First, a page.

Trump is a small man in a big world

Trump is a small man in a big world
Mariusz Galas /

A week after her husband's assassination, on one of her last nights in the White House, Jackie Kennedy penned a remarkable letter to Soviet premier Nikita Khrushchev. It was a fraught moment. The Russians were worried they'd be blamed for JFK's murder, and some in the CIA thought to do just that. Only a year removed from the Cuban Missile Crisis — the closest humanity has come to nuclear annihilation — the Cold War was a hair trigger from turning hot.

Jackie sent the letter, a succinct, elegant note of diplomacy, "because I know how much my husband cared about peace, and how the relation between you and him was central to this care in his mind. ... You and he were adversaries, but you were allied in a determination that the world should not be blown up."

So she implored Khrushchev to put aside impulsiveness and ego: "The danger which troubled my husband was that war might be started not so much by the big men as by the little ones. While big men know the needs for self-control and restraint — little men are sometimes moved more by fear and pride. If only in the future the big men can continue to make the little ones sit down and talk, before they start to fight."

That line about big and little men — about the dangers of governing by fear and pride and impulsivity — has always stuck with me. And I want you to keep it in mind as I run through a few recent headlines.

• On May 23, Donald Trump retweeted a video from Lou Dobbs' show on the Fox Business Network that was — shocker — deceptively edited to make House Speaker Nancy Pelosi sound like she was stammering and stuttering through a news conference in which she said the president was goading Democrats into impeaching him by stonewalling congressional investigations. "PELOSI STAMMERS THROUGH NEWS CONFERENCE," Trump wrote. This came on the heels of another altered video that circulated through the right-wing fever swamp, this one manipulated and slowed down to make Pelosi appear drunk or ill.

• Last week, the White House asked the Navy to hide the U.S.S. John McCain — originally named for the late senator's father and grandfather — during Trump's visit to Japan, as the president's staffers feared he couldn't handle the sight of a ship that shared a name with a critic. Trump's chief of staff said it "was not an unreasonable thing to ask."

• On Wednesday, Robert Mueller stepped down as special counsel, and in a press conference all but spelled out what anyone who bothered to read his report already knew: Trump obstructed justice and would have been charged with a crime were he not president, Attorney General William Barr lied to the American public, and it's up to Congress to do something about it. Trump seethed on Twitter, calling Mueller "conflicted," insisting that the Supreme Court wouldn't allow an impeachment to happen, and saying that he had "nothing to do with Russia helping me get elected." He later said Russia hadn't helped him get elected: "You know who got me elected? I got me elected."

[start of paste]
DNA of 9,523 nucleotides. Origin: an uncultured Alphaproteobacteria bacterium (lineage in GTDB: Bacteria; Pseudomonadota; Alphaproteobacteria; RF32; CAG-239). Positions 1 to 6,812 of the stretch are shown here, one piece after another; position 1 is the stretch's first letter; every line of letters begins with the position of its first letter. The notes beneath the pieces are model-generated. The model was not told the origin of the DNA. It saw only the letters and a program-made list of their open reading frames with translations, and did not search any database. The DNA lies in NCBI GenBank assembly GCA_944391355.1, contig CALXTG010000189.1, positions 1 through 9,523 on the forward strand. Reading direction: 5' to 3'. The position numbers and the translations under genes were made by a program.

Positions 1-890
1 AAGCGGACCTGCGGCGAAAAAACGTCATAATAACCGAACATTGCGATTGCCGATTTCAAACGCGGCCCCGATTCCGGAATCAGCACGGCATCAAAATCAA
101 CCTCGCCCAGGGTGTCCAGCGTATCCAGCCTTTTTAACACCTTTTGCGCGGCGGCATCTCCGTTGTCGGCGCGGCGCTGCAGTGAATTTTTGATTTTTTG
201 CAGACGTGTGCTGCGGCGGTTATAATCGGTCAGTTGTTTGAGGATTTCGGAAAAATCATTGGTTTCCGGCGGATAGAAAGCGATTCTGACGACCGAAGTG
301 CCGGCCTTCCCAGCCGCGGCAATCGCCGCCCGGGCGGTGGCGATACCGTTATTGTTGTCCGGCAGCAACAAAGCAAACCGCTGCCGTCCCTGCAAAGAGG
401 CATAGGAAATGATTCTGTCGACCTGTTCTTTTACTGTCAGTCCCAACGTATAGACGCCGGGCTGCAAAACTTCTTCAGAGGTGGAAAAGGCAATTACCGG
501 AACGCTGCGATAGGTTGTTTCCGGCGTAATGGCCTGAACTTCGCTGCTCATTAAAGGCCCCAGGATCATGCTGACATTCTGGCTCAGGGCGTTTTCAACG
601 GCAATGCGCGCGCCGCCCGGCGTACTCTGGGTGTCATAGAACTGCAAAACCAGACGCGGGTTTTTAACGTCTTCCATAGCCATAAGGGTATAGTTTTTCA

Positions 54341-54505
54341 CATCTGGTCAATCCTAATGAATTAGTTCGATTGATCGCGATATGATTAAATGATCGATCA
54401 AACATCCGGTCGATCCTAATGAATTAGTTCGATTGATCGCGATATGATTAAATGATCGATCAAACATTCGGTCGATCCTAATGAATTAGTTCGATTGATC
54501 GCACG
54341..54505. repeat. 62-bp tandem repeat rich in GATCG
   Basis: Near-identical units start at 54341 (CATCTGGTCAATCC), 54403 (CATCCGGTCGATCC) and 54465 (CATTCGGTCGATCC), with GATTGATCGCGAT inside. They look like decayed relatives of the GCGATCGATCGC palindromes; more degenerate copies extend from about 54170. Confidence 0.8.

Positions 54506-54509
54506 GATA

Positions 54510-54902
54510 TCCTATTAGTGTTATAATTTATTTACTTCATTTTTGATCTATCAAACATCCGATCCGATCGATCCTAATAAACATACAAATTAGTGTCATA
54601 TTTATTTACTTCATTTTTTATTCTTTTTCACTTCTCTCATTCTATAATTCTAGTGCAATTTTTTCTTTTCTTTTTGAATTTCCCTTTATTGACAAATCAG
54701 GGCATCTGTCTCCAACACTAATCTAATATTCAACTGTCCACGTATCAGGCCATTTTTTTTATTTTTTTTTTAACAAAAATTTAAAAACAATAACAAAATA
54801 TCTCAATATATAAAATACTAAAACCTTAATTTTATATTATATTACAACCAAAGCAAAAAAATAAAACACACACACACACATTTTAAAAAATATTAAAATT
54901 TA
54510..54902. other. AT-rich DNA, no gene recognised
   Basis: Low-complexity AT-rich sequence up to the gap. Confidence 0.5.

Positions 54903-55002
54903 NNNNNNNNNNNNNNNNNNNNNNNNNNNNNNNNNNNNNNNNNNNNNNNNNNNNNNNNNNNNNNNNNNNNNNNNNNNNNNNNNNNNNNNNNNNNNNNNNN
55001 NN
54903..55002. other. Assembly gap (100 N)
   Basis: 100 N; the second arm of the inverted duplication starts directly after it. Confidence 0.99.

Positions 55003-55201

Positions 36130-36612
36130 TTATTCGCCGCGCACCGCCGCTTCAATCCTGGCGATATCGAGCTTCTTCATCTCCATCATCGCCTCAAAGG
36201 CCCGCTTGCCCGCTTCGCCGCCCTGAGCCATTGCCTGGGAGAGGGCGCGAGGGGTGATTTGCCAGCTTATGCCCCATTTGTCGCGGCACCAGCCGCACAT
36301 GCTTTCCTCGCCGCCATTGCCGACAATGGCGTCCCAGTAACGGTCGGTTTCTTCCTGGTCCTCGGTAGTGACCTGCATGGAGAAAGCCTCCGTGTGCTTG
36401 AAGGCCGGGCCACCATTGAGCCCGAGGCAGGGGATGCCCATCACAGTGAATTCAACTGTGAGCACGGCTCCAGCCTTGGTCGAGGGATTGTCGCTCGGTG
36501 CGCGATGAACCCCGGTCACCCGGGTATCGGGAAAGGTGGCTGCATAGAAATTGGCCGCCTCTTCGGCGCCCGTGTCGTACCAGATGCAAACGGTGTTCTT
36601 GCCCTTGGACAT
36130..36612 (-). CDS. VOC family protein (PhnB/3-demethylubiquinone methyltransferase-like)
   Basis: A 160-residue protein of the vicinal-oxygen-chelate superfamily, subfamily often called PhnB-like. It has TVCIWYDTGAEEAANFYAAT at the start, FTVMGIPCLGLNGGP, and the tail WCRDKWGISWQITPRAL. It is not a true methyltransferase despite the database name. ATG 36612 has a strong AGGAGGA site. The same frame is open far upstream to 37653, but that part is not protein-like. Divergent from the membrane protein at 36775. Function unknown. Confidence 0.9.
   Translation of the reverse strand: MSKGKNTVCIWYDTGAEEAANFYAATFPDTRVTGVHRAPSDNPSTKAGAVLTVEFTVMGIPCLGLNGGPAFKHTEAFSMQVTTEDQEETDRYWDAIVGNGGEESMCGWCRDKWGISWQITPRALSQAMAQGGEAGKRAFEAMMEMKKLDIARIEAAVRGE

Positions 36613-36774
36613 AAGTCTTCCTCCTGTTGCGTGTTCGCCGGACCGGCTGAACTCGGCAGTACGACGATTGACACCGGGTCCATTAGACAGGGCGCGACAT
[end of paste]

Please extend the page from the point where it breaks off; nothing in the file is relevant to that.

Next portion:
• On Friday, Trump recognized Pride Month, patting himself on the back for launching "a global campaign to decriminalize homosexuality." Meanwhile, his administration is eviscerating nondiscrimination protections for transgender people seeking medical care, banned transgender service members, supported businesses' right to discriminate against the LGBTQ community, and opposes the Equality Act. Trump's secretary of state, Mike Pompeo, a religious fundamentalist, has set up a panel to redefine human rights based on "natural rights"; the man who thought up (and will sit on) the commission is a co-founder of the National Organization for Marriage, which advocates against marriage equality. (You can buy an "LGBTQ for Trump" T-shirt on Trump's campaign site for $24.)

• After a mass shooting in Virginia Beach claimed 13 lives, Trump went to Virginia — to his golf course. Still in golf shoes, he appeared at a church on Sunday, not to pray for the victims' families — the White House gave that as the reason, but they went unmentioned — but so a pastor could pray for Trump's success, as Franklin Graham had called for evangelicals to do on June 2.

• On Monday, Trump told his followers to boycott AT&T, a company that employs more than 200,000 Americans, because he found CNN's coverage of him insufficiently fawning.

Ask yourself: Are these the hallmarks of a big man — a big person — or a small one?

There were other stories I could highlight, some more significant (the Department of Justice lying to a federal court about its census citizenship question) than others (Trump gaslighting about not calling Meghan Markle "nasty" despite recorded evidence to the contrary). But they all point to the same inescapable answer.

The world, of course, is different now than in 1963, the geopolitical challenges more nuanced than the total war between superpowers that Jackie Kennedy feared. But her point is no less true: Small people blunder their way into catastrophe. It's up to the big people — specifically, big people in a position of real power — to avert it.

That is to say, House Democrats can yell until they pass out about Trump's corruption and incompetence. They can hold hearings. They can even impeach him. None of it will matter until Republicans locate their spines and decide to become the bigger people our democracy needs. The existential danger isn't Trump. It's that there are no more big men in America.

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About The Author

Jeffrey C. Billman

North Carolina-based journalist, focusing on politics and policy analysis.
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